“It’s important to note that the Wayfair decision does not give states carte blanche by any means,” he said. “What they’ve done is eliminate the physical presence requirement and effectively authorized South Dakota’s economic presence standard. States that have an economic nexus standards law in place that are more complex than South Dakota’s, or that don’t provide protection for small businesses, are likely to simplify their statutes by following the South Dakota model. Doing so would effectively give them a free pass.”

“It’s a win for the states, particularly the smaller, less populous states with fewer brick-and-mortar retailers,” he said. “But states like New York and California, which have very complex statutes on the books, will have to make some significant changes to their laws. For example, there’s the requirement that sellers remit taxes to each and every locality as well as the state. That doesn’t meet the Wayfair standard, and retailers are likely to take the issue to court. There’s a lot more activity in this area which will have to take place in order to have the sales and use tax regimes in place that will meet the Wayfair standard and provide New York and California with that protection provided by the Wayfair holding to collect additional tax revenue in this area.”

Nevertheless, Friedlich foresees the possibility of congressional action to iron out the differences between the state and local taxing jurisdictions.

“The decision is a lightning rod. There will be a confusing hodgepodge of different state laws with which many retailers will need to comply. This will impose an undue burden on all sellers, large and small,” he said. “Congress will have to act, even though they haven’t done so for 26 years. It won’t happen before the November midterms, but there will be a lot of pressure for them to step in and simplify the sales tax collection and compliance process by providing one set of rates and standards that apply to all states that impose the sales tax.”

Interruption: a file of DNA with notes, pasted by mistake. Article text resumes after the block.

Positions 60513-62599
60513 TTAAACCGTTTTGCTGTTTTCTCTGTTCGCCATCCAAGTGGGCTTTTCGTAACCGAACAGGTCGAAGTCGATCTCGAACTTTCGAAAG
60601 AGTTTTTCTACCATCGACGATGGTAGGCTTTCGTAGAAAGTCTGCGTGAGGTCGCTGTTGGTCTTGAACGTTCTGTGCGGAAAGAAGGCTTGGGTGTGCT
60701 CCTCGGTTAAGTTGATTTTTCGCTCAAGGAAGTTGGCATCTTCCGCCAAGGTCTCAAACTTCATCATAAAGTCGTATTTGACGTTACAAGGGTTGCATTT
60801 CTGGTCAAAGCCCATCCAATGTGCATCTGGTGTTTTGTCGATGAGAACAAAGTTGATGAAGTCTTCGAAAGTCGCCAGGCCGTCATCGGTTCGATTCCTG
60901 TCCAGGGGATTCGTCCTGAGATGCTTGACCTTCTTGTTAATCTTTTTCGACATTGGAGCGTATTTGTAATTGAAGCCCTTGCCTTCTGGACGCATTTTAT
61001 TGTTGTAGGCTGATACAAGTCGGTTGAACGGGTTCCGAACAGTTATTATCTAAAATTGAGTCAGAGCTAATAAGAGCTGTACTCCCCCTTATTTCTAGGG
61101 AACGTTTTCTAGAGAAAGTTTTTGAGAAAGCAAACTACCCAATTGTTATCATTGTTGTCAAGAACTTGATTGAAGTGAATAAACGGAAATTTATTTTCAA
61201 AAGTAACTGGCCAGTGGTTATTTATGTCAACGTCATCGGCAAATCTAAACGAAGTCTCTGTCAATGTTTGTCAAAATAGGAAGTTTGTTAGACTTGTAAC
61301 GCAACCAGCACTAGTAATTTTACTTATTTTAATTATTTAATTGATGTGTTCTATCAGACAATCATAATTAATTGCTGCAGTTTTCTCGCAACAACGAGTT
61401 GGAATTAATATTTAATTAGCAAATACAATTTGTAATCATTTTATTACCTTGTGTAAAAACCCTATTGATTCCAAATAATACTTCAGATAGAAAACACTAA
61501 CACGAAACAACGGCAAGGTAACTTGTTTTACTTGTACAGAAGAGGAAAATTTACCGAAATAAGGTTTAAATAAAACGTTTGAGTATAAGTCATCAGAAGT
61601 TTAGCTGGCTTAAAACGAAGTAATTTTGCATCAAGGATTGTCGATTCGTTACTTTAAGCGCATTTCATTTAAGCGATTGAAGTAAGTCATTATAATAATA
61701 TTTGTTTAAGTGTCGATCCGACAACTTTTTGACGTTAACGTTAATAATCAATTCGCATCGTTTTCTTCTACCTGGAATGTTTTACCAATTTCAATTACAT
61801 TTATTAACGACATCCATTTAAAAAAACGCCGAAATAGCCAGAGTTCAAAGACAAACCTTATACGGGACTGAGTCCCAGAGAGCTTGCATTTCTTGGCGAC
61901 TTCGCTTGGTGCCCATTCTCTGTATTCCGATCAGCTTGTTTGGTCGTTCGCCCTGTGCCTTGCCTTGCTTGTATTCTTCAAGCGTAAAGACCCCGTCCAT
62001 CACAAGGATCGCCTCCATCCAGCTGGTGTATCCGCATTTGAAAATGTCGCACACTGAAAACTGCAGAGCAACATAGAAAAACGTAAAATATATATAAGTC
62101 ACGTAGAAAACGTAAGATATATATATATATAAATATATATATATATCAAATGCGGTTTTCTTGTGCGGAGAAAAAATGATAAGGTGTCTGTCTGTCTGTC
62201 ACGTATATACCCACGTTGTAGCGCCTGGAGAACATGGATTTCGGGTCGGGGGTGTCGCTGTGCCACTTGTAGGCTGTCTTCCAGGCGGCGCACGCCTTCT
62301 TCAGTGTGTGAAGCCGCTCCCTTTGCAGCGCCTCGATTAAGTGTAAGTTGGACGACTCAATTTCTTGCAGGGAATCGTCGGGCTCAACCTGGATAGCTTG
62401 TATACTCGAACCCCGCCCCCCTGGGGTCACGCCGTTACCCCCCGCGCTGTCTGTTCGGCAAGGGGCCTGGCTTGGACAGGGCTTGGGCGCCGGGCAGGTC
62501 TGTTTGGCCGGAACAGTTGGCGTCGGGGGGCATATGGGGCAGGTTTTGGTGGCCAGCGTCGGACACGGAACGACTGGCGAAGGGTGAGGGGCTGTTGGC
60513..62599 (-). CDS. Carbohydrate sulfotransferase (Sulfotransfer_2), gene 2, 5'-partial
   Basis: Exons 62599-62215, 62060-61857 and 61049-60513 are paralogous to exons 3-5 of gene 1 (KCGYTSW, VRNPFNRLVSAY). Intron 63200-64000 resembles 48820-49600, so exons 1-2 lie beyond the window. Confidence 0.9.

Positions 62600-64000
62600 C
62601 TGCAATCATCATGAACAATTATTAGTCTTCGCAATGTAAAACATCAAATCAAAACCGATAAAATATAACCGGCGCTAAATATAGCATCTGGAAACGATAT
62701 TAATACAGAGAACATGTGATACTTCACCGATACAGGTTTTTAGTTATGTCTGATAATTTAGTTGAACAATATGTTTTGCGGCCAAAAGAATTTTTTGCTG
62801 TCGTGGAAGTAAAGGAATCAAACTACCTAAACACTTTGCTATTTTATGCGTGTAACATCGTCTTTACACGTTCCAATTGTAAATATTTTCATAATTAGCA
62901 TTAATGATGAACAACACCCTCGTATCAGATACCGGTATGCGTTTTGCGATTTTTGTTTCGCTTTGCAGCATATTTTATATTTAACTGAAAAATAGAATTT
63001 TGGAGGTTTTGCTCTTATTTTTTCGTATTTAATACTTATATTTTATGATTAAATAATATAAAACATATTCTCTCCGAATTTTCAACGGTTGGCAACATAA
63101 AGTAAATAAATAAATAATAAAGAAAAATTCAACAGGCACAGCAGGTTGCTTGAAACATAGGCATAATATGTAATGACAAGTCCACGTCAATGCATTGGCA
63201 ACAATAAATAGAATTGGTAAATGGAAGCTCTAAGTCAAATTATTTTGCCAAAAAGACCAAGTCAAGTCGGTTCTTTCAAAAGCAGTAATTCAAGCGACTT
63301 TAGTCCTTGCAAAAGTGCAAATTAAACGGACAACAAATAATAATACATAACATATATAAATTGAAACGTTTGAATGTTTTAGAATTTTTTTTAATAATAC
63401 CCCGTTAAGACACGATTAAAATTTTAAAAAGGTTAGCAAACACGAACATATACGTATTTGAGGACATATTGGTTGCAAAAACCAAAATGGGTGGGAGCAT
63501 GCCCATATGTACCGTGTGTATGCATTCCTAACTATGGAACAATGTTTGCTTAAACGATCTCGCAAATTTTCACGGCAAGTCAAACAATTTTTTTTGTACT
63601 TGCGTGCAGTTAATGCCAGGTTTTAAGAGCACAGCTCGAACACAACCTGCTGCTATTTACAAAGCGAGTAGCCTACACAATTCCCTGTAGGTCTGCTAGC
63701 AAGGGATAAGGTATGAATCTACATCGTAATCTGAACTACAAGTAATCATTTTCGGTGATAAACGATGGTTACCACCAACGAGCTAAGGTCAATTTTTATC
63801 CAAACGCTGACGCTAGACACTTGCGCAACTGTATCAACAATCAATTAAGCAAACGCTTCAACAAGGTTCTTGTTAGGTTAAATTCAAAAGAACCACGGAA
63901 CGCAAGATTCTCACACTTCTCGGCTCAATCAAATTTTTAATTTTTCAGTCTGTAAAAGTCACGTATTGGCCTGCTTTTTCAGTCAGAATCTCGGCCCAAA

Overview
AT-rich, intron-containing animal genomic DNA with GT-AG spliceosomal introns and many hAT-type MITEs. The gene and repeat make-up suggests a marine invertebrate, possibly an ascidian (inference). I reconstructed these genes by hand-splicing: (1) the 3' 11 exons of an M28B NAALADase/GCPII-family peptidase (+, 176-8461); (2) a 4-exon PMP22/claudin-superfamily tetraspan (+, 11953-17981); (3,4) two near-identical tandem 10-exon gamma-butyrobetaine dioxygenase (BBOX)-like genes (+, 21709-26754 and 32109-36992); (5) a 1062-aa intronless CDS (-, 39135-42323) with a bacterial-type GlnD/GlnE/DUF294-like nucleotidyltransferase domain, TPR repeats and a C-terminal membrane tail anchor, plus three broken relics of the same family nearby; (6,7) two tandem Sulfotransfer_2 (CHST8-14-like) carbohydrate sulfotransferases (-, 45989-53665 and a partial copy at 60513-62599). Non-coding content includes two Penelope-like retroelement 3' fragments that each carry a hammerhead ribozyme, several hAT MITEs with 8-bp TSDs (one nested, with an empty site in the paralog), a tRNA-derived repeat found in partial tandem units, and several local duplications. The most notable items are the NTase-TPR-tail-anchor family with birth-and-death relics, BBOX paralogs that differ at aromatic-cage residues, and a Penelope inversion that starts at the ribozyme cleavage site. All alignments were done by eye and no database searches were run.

Gary Bingel, CPA, JD, partner-in-charge of state and local taxes at Top 100 Firm EisnerAmper, agreed.

“The court may have been trying to force congressional action, but it won’t happen until after midterms,” he said. “The impact of Wayfair could be greater than the Tax Cuts and Jobs Act, especially on small to medium-sized businesses that do interstate sales.”

“In theory there are impediments to the states running roughshod and saying, ‘Everyone has nexus everywhere,’ but the impediments are more theoretical than actual,” he said. “Smaller companies need money to fight in court, and may end up just giving in.”

Smaller companies will also take a big hit in technology expenses, according to Bingel: “A $20 million company with a 5 percent profit margin might have to pay several hundred thousand dollars to get their systems up and start complying. That’s a big hit.”

There could also be some consequences well beyond the sales tax arena, according to Bingel. “The decision solidifies economic nexus in the income tax area,” he said. “The decision may impact net worth and income type taxes.”